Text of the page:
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October wanders

PostPosted: Mon Oct 16, 2017 11:08 am
by weaselmaster
My second week of holiday - the one that had been planned for the Cape Wrath Trail - thankfully cancelled in light of the dreadful stormy weather. I had decided to go and stay with my brother and his family up near Thurso for a few days before joining Allison in Kintail for the weekend. Spent the Tuesday driving up - nearly stopped off at Lynbeg to climb a very quick Graham, but decided I better not. When I arrived I found my brother off work with a bad throat infection - not what he needed! I'd hoped to get him out on the hills somewhere during my stay, but not in his current condition. We did manage a walk up to Strathy Point where the waves crashed on the jagged rocky shoreline with such violence that clumps of foam rose high into the air and drifted down like foam snow.

On the Thursday of my visit I had intended to head to Braemore and climb Maiden Pap and Morven. After my bro decided he wasn't well enough for that i set off myself, arriving around 11. Got changed into my kit, prepared to set off and then discovered a notice asking hillwalkers to "return on Sundays until the 20th October due to stalking". Not entirely unexpected - I did think about just doing Maiden Pap from the track, which I didn't think would be likely to interfere with any stalking, but decided against that. At something of a loss i drove back to Dunbeath, thinking I'd go for a walk along the beach - noticed a route by the mill along the Strath that seemed of some interest. i needed a walk somewhere.

The route follows the Dunbeath Water along to the remains of a broch, then continues through Loedebest wood to a white walled cemetery that features in Neill Gunn's "Highland River". There are also a number of standing stones and chambered cairn remnants to see. A pleasant walk along the riverside, I stopped on a bench for lunch then walked on, mostly on track to the cemetery, which was locked. Unusual - maybe they have a problem with zombies up here. I noticed a trig point on a hill about 3km north and decided I'd just walk that way - hadn't seen any stalking activity in this area. I walked over increasingly boggy ground, initially over Cnoc Fuarain then to Cnocan Conachreag, which turns out to be a Hump. Good views SW to Morven and the Scarabens. I returned over Cnoc na Mairanaich, decorated with a large cairn and several chambered carin remnants. There are so many prehistoric remains in Caithness that one would need several lifetimes to explore them. back on the track and along the riverside to the car - almost 20km for a Hump - that, i think is dedication :lol:

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Dunbeath Broch
ImageP1170763 by Al, on Flickr

ImageP1170764 by Al, on Flickr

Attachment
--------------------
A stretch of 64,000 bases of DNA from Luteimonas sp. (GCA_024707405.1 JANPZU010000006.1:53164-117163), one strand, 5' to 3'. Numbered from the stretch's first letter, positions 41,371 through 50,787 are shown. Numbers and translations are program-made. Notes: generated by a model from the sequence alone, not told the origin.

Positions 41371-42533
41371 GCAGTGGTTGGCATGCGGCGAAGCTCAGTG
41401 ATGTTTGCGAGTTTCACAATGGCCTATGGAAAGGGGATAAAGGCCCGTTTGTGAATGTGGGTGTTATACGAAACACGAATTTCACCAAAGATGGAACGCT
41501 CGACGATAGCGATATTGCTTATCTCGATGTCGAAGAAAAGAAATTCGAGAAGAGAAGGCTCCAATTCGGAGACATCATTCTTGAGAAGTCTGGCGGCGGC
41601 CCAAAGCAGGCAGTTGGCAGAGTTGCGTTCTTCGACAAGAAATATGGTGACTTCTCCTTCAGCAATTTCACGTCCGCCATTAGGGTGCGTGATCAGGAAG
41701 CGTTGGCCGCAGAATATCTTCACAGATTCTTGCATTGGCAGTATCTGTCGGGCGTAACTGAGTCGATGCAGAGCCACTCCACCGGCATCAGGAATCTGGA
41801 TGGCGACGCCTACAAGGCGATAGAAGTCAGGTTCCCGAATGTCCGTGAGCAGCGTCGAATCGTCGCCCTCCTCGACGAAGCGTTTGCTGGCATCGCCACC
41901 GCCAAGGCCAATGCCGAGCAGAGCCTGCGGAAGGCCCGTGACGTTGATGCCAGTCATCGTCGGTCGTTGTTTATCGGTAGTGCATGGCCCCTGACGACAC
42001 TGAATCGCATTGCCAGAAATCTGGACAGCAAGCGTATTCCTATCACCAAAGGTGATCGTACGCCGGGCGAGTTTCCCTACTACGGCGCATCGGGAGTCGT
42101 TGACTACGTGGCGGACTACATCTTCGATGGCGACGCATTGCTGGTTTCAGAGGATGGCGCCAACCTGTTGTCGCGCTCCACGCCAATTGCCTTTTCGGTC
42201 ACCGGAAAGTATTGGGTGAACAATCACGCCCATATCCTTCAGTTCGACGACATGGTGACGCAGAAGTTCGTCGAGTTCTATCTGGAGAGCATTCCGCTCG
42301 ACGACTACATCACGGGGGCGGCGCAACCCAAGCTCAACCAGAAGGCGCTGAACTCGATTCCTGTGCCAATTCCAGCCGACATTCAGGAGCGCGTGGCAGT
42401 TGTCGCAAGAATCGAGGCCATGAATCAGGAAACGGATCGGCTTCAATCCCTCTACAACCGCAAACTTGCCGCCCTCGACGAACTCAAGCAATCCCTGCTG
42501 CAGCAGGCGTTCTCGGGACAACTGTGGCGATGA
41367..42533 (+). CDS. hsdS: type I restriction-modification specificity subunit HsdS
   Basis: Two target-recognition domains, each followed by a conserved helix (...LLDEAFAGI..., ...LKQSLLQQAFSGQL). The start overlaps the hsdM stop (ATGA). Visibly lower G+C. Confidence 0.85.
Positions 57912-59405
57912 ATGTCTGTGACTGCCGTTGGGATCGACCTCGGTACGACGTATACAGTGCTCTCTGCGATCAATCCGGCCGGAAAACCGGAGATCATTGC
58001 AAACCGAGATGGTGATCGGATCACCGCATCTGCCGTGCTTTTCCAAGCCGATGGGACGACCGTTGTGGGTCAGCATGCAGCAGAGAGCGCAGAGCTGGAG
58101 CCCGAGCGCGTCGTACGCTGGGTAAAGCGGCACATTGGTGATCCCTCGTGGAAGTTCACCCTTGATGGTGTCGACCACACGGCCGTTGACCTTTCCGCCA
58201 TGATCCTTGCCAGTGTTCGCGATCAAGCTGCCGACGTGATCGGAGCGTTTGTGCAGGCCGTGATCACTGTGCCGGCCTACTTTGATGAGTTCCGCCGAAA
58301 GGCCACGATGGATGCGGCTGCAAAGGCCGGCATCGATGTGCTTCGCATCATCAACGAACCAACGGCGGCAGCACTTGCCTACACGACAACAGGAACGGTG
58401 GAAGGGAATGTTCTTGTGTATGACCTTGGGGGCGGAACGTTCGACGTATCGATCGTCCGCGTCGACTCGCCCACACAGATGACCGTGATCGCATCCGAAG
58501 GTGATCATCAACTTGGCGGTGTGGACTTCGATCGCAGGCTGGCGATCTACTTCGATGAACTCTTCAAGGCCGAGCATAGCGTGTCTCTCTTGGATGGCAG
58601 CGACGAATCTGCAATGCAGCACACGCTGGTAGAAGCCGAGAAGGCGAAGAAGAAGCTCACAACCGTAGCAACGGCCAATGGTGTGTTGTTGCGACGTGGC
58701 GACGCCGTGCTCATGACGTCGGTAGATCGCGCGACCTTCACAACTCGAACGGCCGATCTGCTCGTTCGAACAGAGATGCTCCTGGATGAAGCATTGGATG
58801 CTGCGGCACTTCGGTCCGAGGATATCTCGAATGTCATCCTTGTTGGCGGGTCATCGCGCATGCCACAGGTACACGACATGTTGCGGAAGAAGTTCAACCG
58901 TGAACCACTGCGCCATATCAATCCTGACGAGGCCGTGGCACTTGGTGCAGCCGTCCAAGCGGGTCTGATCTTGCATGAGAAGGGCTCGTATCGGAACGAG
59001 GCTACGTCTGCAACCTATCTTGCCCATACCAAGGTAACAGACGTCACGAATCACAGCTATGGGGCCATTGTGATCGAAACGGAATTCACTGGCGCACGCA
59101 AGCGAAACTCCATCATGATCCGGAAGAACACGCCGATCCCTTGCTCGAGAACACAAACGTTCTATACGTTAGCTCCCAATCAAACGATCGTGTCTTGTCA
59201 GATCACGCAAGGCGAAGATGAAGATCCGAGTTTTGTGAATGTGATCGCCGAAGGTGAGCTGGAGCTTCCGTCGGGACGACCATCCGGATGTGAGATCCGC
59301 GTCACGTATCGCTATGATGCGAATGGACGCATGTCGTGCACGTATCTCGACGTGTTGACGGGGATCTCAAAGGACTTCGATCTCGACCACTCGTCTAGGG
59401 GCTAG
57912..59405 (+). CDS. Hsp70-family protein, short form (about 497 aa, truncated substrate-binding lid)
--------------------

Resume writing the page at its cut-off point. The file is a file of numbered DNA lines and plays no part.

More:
Dunbeath water
ImageP1170765 by Al, on Flickr

The Scarabens
ImageP1170766 by Al, on Flickr

Cnocan Conachreag
ImageP1170770 by Al, on Flickr

Morven, Maiden Pap
ImageP1170772 by Al, on Flickr

ImageP1170776 by Al, on Flickr

Cnoc na Mairanaich,
ImageP1170779 by Al, on Flickr

Friday I left early and drove down to Kintail, having arranged to meet Allison and Craig at lunchtime with the intention of climbing A'Chralaig and its top - maybe continuing to Mullach Fraoch Choire if conditions and time allowed. Allison had endured a rotten fortnight of weather in Torridon and Kintail, with only 1 hill day in the 2 weeks. I was a little surprised to find that it wasn't raining as the forecast suggested it would be, although the winds were strong even at ground level. We set off up A'Chralaig taking the usual soggy path. The wind became more of a concern after we'd achieved the shoulder of the hill, and by 800m it was clear that we'd be going no further - it was virtually impossible to walk and the southwesterly wind was pushing us towards the edge. Having another 200m ascent to the summit we turned tail. I did think briefly about contouring down into Choire a' Chait and reaching the Top of a'Chioch from there, but it would have been pretty miserable work, if more sheltered from the wind. We descended.

Am Bathach
ImageP1170781 by Al, on Flickr

ImageP1170782 by Al, on Flickr

Near the point of giving up!
ImageP1170783 by Al, on Flickr

Saturday's forecast was somewhat better for wind, according to MWF - I'd hoped we might get the 2 tops on The Saddle done, with a return over Biod nam Fhithich. Windspeed was moderate in the morning - 55kph and dropping to a light breeze of 30kph in the afternoon according to the forecast - worth a punt then. We drove from Allison's holiday cottage to Shiel Bridge campsite, put the tent up in case it was raining on our return and set off about 10am.